No need for immediate post-mortem - Ganguly
Sourav Ganguly, the Pune Warriors captain, has said the side does not need an immediate post-mortem after their disastrous IPL season ended on Saturday with a ninth consecutive defeat, to Kolkata Knight Riders. Warriors won only four matches in 2012, the same as in their maiden season in 2011, out of 16 and finished last.
"Any post-mortem that needs to be done should be done after some time," Ganguly said. "Right now, the boys need to get away from here and go back to their respective homes. It's very hard for them too. They have been selected to win matches and that hasn't happened. It's a new franchise and things will only get better from here on. We need to look at a lot of things like team selection."
Wayne Parnell, the South Africa and Warriors fast bowler, said that wrong selection and injuries to key players were major reasons for the franchise's poor showing. "There are a number of factors. We have missed Yuvi [Yuvraj Singh]. We have had key guys injured throughout the season. Graeme Smith has been injured. [Ashok] Dinda started off really well, picked up an injury and has been out for some time. I think Murali Kartik's back stiffened up; Alfonso Thomas is injured as well. That combined with probably picking the wrong teams for certain pitches.
"At the end of the day we are professional cricketers and on every wicket we need to try and win games but this season we have been really, really poor. I thought last year we had injuries to local players, especially fast bowlers, which set us back a bit. I honestly thought we would do better [this season]. We showed that in our first few games. We then lost a few tight games and it went pear-shaped from there."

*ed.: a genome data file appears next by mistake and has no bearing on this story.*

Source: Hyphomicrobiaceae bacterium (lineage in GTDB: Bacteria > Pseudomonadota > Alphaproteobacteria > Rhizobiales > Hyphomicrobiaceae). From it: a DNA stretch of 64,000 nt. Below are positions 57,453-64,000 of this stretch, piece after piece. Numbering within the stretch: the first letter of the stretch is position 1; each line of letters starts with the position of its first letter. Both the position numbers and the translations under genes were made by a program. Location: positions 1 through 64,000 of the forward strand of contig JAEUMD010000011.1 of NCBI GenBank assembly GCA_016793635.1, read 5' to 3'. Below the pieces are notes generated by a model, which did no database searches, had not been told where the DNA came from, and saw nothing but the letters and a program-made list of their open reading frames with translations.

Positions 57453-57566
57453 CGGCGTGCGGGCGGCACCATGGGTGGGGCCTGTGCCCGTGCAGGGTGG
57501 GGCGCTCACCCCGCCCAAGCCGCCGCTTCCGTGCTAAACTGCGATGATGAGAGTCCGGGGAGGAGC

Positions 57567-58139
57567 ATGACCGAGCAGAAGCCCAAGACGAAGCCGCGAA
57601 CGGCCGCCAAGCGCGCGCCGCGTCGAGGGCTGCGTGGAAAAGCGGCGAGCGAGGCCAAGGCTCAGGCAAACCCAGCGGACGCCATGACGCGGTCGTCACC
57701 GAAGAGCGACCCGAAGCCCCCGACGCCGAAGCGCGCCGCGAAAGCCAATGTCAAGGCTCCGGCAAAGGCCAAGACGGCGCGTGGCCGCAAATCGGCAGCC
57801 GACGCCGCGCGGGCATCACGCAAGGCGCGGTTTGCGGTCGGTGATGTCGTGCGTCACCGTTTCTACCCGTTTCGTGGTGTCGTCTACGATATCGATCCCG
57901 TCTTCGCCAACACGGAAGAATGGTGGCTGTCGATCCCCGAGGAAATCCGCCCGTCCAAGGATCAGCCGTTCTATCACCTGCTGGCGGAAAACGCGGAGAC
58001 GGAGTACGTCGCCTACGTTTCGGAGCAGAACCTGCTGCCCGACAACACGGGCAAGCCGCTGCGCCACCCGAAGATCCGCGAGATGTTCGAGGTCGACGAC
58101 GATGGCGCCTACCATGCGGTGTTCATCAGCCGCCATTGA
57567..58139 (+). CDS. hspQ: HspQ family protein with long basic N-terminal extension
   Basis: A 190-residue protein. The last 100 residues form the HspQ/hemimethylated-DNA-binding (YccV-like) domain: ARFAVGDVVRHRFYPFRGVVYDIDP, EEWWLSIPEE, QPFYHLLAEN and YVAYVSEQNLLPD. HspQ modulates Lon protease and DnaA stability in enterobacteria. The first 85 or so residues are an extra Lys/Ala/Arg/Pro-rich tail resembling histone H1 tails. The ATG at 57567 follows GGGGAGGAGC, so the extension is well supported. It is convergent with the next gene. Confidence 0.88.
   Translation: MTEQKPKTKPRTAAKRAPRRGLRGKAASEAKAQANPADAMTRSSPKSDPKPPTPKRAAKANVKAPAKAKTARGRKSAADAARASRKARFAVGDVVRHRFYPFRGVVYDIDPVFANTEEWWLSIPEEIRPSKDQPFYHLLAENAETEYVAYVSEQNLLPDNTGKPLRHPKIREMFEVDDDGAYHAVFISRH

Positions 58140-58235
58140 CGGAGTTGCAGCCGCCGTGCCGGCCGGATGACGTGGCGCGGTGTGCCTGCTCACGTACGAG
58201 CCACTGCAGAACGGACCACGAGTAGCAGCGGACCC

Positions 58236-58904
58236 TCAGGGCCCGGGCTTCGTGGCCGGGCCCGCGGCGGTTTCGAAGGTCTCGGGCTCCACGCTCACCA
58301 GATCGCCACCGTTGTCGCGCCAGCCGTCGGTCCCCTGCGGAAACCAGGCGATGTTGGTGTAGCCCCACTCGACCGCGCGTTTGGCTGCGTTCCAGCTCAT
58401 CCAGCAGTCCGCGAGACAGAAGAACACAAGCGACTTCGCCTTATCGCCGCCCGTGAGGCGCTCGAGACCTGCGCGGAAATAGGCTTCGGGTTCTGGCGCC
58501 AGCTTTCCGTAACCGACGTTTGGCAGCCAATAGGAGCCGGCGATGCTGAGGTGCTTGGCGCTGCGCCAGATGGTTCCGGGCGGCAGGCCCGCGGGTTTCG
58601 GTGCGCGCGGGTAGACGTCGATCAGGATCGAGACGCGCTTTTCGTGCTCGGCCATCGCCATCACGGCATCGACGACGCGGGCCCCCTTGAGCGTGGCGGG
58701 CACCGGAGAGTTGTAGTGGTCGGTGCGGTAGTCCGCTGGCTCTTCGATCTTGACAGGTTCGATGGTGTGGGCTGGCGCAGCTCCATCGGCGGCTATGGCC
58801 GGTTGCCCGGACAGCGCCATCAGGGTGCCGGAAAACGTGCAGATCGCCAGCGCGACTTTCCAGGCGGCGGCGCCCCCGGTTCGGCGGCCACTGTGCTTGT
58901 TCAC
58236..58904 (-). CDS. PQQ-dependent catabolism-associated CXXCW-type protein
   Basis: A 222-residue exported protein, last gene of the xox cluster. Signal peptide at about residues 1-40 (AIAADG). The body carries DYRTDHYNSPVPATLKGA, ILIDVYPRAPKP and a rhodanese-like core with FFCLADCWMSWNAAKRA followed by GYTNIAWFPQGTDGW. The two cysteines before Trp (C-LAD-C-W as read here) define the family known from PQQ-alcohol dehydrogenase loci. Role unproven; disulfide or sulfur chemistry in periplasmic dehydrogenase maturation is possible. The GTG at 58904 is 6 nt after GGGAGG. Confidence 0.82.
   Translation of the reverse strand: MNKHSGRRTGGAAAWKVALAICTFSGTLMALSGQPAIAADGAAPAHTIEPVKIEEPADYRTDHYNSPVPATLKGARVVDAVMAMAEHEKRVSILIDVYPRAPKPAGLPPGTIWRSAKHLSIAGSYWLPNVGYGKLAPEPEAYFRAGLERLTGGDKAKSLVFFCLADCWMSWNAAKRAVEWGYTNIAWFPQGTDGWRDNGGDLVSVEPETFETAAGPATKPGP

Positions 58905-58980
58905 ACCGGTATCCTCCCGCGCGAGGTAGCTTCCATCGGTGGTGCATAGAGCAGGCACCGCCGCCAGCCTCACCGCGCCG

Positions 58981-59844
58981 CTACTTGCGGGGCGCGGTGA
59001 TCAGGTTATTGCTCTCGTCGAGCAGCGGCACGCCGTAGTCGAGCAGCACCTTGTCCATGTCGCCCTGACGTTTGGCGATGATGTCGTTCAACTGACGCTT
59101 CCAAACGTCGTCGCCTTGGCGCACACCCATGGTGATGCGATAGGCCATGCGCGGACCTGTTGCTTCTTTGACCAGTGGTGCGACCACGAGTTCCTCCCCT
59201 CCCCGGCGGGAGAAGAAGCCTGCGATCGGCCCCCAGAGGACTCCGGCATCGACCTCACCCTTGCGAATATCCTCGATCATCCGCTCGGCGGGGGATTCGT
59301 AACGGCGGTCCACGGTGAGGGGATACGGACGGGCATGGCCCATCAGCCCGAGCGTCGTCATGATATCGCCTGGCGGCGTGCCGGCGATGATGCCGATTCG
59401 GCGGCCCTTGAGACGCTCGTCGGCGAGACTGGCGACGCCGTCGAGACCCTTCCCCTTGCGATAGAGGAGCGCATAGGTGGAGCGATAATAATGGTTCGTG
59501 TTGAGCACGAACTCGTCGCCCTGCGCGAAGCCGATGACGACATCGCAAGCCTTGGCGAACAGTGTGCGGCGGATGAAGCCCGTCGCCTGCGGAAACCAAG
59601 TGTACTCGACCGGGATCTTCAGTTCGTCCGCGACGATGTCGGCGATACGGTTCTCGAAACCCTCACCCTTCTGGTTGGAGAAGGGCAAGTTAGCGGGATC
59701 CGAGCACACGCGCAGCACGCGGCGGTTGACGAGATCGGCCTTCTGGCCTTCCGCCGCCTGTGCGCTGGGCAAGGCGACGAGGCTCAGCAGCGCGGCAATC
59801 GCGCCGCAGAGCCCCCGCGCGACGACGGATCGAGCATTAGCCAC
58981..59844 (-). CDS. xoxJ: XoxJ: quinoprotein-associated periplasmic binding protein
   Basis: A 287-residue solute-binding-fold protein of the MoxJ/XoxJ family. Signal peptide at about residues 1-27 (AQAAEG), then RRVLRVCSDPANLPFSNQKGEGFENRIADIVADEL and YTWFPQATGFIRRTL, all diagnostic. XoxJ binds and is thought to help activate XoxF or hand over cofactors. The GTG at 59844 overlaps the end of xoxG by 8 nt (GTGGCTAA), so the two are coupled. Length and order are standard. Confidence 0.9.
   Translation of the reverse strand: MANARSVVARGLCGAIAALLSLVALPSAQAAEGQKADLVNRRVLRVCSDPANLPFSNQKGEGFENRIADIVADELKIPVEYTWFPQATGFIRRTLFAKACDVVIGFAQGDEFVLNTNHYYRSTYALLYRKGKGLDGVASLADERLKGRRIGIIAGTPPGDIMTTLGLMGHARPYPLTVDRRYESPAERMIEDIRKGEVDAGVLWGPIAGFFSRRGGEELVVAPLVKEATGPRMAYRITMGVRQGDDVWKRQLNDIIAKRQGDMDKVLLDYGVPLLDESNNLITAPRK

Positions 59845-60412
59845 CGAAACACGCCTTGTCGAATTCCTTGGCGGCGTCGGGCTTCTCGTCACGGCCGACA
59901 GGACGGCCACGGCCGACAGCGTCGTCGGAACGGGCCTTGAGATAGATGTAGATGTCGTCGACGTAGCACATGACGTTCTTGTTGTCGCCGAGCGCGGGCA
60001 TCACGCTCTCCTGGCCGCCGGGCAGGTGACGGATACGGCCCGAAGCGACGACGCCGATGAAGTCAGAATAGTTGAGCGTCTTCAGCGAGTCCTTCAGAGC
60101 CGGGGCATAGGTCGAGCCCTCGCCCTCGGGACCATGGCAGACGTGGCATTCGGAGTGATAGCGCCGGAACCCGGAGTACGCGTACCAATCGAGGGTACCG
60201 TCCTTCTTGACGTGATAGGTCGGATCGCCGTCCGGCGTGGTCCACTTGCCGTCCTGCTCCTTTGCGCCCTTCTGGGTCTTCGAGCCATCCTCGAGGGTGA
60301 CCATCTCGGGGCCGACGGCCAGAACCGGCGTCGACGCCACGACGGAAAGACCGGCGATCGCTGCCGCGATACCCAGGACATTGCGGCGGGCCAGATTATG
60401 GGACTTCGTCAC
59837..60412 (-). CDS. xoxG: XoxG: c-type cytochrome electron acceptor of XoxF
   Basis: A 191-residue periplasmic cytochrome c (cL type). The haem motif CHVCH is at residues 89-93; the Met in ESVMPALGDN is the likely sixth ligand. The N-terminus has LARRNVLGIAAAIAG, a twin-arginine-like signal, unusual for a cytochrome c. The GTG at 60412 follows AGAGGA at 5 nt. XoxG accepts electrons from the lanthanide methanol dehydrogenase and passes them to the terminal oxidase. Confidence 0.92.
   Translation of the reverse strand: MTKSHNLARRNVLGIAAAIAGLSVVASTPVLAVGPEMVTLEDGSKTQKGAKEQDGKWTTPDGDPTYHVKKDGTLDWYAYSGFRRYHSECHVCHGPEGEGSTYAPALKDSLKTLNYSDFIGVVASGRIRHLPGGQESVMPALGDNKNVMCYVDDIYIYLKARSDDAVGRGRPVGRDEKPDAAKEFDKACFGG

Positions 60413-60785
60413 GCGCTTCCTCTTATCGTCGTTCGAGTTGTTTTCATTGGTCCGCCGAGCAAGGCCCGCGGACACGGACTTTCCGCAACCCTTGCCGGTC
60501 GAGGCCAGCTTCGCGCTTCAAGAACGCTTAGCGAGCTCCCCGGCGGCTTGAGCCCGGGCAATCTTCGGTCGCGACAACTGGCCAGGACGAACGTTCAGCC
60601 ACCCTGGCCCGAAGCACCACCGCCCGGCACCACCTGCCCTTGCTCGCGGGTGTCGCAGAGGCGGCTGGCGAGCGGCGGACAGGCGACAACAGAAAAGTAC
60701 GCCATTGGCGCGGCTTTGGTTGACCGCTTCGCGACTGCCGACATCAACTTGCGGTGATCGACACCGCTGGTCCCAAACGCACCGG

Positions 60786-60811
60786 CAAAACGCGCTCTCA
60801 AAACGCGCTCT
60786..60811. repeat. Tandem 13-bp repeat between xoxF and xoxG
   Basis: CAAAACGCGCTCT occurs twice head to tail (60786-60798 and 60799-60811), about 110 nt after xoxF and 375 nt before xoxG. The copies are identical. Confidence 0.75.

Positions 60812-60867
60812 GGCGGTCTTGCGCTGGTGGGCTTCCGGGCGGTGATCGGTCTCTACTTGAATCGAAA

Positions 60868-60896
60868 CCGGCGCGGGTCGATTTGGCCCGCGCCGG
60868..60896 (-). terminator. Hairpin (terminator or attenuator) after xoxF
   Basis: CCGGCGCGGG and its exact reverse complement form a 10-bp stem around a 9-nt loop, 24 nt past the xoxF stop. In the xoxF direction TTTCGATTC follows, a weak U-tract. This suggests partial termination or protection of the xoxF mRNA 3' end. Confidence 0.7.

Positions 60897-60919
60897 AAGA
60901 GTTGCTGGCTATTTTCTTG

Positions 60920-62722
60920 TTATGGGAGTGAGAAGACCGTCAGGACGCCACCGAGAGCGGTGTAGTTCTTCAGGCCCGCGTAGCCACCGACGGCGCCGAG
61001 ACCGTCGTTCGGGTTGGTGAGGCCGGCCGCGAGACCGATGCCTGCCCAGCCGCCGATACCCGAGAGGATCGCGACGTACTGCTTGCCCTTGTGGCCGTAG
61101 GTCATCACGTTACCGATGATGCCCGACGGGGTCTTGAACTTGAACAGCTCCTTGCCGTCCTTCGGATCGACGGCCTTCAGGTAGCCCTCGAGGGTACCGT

Robin Uthappa, the Warriors wicketkeeper and highest run-getter this season, believed that the Pune pitch also added to the side's woes. "It's the toughest wicket we have played in the country and it's very difficult to score runs here. Hopefully, it gets better and we have belters next season."
With his side struggling, Ganguly's individual performance also drew criticism. He scored 268 runs from 15 innings but was unable to accelerate with a strike-rate of 98.89. Parnell said that while having Ganguly's experience in the squad had been "massive", it did not matter who played as long as he performed. "It does not matter who you have in the team, whether you have Sourav Ganguly or a 20-year old Indian guy, if he is going to score runs or take wickets you got to pick him."
Uthappa said Ganguly had done the best he could do. "You have to respect his age well. It's the format that is most challenging for someone of his age," Uthappa told iplt20.com. "He has done a wonderful job for us in whatever capacity he could."
Uthappa also said Warriors were involved in several close games but could not finish them. "There were so many games where we won 35 overs out of 40 … we played close games this year, but on the whole, we were bad. As a unit, we never felt we were not up to the mark. We had quality players, we were a very strong side, but somehow results never showed that. Even the atmosphere in the dressing room was very positive. We lost games by five runs or seven runs, even by one run. Those kinds of defeats hit you hard. We couldn't come back from there.
Warriors had let their supporters down, Uthappa said, after they came out in large numbers in Pune despite their franchise losing consistently. "We want to apologise to the people in Pune. Even the afternoon games were full and they didn't mind coming to support us in insane heat. There were so many times that we kept telling ourselves that lets win games for them, they sit in so much heat and support us."